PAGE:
The Two Dragons: Cissy

The Two Dragons (New Cover)Cissy is one of the characters in Senta and the Steel Dragon.  She is easily the most important non-human character.  Her part in the original story arc of Senta and the Steel Dragon was relatively small.  She appeared in book 3 and then her story culminated in book 5.  When I went back and added what became books 0, 2, and 4, her story became much bigger and I think richer.

Here Cissy runs into Saba Colbshallow while both are shopping at the pfennig store.

The bell above the door clanged once again, this time as a lizardman entered. It was carrying a large hatbox tied with a red silk bow. There were quite a few variations from individual to individual among the reptilians. This aborigine had a face of deep forest green that continued down and was punctuated with darker strips just below the shoulder. Saba immediately recognized by the shorter stature, just under six feet, and the lighter belly coloring, a pale green, that this was a female. Only a few seconds later he recognized who the lizardman was.

“Hello Cissy.”

“Hello Sada,” she replied.

“What do you need, lizzie?” asked Delks in a rather snotty tone.



“She wants Billingbow’s,” translated Saba. “A six pack?”

Cissy nodded.

Delks raised an eyebrow, and then walked to the back of the store once again, returning with yet another wooden carrier containing six bottles of the popular soda water.

“I didn’t know you lot drank this,” he said. “That will be three marks.”

“That should be one mark thirty two P,” said Saba.

“I can charge whatever I want.”

Cissy set three one mark notes on the counter and picked up the six-pack in her clawed fist. She headed back out the front door, pausing just long enough on her way out to hiss “Asshole.”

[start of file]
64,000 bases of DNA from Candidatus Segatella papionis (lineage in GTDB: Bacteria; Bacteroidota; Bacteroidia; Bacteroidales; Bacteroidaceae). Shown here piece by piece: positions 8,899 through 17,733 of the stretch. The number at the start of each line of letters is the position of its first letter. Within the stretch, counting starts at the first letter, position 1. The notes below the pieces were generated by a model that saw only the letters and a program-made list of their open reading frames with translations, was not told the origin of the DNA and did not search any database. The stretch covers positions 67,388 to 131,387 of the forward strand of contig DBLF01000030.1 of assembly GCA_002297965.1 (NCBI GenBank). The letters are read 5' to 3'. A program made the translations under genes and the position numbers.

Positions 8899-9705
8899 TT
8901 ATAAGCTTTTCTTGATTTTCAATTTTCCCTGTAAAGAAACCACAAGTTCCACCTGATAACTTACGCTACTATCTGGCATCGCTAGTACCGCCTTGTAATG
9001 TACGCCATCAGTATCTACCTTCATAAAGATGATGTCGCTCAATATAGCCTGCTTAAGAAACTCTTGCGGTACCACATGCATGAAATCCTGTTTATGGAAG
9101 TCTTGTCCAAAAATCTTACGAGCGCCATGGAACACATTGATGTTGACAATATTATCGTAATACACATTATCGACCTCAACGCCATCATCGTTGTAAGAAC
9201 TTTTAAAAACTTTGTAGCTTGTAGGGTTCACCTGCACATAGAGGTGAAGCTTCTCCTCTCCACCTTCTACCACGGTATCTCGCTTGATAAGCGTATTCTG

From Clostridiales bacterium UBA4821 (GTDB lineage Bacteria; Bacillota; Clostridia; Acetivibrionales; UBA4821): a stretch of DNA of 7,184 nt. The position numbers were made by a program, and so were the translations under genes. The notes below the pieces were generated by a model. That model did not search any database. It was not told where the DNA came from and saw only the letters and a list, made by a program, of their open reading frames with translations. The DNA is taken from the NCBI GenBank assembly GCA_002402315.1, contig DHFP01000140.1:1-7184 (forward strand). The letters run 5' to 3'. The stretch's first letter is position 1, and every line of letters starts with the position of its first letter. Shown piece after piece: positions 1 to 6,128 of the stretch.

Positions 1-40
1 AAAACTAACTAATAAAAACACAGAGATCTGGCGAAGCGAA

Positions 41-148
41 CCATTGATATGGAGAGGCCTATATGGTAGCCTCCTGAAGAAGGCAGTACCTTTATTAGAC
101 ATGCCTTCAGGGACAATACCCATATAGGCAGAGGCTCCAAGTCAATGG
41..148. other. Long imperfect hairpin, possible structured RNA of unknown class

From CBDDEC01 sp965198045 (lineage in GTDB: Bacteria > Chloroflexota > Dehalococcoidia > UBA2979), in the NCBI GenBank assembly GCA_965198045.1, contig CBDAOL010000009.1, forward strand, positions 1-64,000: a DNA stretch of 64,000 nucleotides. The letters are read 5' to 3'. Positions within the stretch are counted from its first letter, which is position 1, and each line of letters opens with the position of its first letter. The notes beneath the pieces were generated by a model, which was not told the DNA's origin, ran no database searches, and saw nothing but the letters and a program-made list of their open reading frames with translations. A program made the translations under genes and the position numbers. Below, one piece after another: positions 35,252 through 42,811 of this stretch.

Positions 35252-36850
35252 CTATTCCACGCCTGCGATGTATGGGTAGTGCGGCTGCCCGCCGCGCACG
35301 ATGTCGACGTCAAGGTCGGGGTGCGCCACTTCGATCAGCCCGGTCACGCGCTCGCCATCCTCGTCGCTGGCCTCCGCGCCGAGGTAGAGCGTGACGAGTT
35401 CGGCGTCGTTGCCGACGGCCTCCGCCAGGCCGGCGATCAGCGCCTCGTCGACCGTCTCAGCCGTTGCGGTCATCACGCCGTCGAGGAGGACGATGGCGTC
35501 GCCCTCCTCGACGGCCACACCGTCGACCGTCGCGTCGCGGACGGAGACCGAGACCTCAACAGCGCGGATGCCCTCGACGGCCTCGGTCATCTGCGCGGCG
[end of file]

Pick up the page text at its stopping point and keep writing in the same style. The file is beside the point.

“If you’re going to start skinning the natives,” said Saba to the proprietor. “You might not want to start with the governor’s own lizzie.”

Walking outside, Saba found Cissy tilting one of the bottles into her long, many-toothed mouth.

“I like to let mine cool down in the ice box.”

“I know. I see you drink. Cold drink not good to lizzies. I get thirsty. I like Dillingdow’s.”

“Did you pick that up for Mrs. Dechantagne?” he asked, indicating the hatbox.

“No. This is Cissy’s hat. You like to see it?”

He nodded. She carefully untied the red silk ribbon and opened the box, withdrawing a broad-brimmed lady’s hat, made of plaid material, decorated with artificial blue and pink roses and a large green feather. Carefully balancing it on her head, Cissy tied it below her chin with a thick strand of blue lace.

“It looks very nice on you,” said Saba.

“I wear it to shrine, like all the fine ladies.”

“You go to shrine regularly?”

“Yes. I Zaeri now. You Kafirite?”

“Yes, that’s right.”

“Kafira die for hoonan souls. I think not for lizzie souls.”

Saba nodded thoughtfully, and then turned to set his two six-packs into the passenger seat of the steam carriage. He didn’t know much about the lizzie religion, or if there was one now that he thought about it. It was not surprising that Mother Linton was not interested in converting the locals to Kafira, but it seemed like someone would want to. He wanted to ask Cissy who had told her about the Zaeri faith, but when he turned back around, she was already gone.

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